Encoding The Meaning
In Cryptography *
Message is protected through the use of codes; only those for whom the message is intended can read and process it.
It is the method by which information is converted into secret code that hides the information's true meaning.
It is the way of converting an encrypted message back to its original (readable) state.
Can we hide and interpret messages within the objects we design? How do we encode meaning through tangible forms?
Utilizing 3d modeling and parametric design functions to create machine tool paths
Convert the 3d line tool path into gcode through a c# algorithm
Upload the g-code into the 3d printer and let the machine do its magic!
Machine Tuning/Form Experimentation
Before finalizing the overall idea of the encrypting system, we first experimented with the machine settings (print speed, extruder temperature, start position...) and translating unique 3d forms into g-code.
This waffle-like geometry allowed us to experiment with layer height, inclination angles, and retraction.
One challenge we faced was the over-extrusion of filaments when the nozzle moves to a new location. Therefore, we adjusted the retraction distance and speed to avoid stringing.
2. Circular Bridge Test
We conducted bridge test by printing across a circle in mid air. To achieve the optimum bridging without stringing or sagging, we adjusted nozzle temperature, fan speed, extrusion rate, and printing speed.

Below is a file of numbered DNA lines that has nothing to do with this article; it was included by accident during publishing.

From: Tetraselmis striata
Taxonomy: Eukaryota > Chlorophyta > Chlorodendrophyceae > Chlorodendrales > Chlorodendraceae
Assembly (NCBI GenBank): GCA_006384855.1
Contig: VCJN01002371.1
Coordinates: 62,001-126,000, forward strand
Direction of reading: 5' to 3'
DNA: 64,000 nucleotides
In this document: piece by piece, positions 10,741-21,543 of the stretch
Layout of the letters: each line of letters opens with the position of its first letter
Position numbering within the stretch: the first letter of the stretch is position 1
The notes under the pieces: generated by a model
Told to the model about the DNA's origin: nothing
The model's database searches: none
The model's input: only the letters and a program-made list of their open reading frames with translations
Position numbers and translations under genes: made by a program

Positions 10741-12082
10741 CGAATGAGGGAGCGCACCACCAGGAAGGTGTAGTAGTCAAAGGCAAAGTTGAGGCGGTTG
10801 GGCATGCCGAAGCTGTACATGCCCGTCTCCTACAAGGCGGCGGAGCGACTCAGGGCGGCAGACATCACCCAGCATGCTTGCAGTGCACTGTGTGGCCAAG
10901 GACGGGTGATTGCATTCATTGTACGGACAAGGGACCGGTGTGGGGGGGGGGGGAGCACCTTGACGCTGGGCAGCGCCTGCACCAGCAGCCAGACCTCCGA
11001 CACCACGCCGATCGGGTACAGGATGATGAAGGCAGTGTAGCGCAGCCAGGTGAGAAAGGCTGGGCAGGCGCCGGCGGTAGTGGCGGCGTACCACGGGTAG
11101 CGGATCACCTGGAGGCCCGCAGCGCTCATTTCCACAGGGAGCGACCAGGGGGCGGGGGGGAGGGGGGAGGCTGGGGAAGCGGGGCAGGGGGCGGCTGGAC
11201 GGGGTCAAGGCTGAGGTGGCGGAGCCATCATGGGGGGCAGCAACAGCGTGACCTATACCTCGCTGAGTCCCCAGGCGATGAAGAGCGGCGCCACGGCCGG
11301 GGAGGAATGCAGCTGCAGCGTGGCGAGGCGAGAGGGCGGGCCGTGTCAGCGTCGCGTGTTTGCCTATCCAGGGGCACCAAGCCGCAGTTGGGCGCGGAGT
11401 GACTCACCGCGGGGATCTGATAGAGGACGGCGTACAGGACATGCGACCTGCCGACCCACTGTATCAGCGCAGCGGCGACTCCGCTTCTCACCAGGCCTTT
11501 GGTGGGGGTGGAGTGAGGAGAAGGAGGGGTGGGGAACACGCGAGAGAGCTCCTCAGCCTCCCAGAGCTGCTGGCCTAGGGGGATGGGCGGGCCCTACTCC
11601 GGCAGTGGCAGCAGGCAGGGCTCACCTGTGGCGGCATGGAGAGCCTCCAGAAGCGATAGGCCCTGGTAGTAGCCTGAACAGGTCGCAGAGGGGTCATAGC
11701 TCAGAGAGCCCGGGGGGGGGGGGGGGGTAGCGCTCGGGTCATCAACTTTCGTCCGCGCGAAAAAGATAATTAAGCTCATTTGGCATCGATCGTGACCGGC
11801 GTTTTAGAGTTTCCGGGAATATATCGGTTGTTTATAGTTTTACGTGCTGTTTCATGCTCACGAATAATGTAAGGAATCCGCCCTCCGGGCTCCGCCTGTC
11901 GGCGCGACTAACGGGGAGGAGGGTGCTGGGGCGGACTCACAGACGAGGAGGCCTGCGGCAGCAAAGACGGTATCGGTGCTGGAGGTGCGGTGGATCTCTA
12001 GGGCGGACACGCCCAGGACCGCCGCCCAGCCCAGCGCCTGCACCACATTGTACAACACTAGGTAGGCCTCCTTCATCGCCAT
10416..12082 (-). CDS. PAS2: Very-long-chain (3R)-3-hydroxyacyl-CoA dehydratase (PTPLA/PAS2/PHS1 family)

We offset every other points and created attractor points to create this squiggly pattern. To avoid sagging, we adjusted fan speed and travel speed.
3. Squiggly Line
4. Weave Pattern
We experimented with the grasshopper components by trying out different weave patterns among control points.
Part 1: Encoding The Message
Each letter can be embodied through a unique weaving pattern along a circular periphery. The circular wall provides support for each layer of the shape to build upon one another. This is an ongoing investigation.
Part 2: Encoding Sound
We decided to embed sounds through this squiggly geometry. By assigning musical cords to specific positions along the circle, we were able to map the notes along the geometry of the cylinder. The points that corresponds to musical notes are offset to longer distance than the rest, thus creating an encryption of a song.
The c# algorithm contains a library of music notes being input as strings, each note corresponds to a specific number of points (evenly spaced) being offset farther from the center on the layer. Therefore, by inputting a list of strings, the algorithm would create a distinct 3D geometry with each layer representing a distinct note.
The c# further translates a set of 3D tool path curves into G-code commands. The algorithm also adds a start and ending G-code component to set up the 3d printer.
In order to maximize printing efficiency and avoid sagging, we employed 2 different feed rates to print the circle and the waved lines. We also experimented with different offset distance for the wave to test max threshold for sagging
Part 3: Encoding Image
When working with images, we used pixels as attractors to modify the height of the waves' peaks to create interesting results.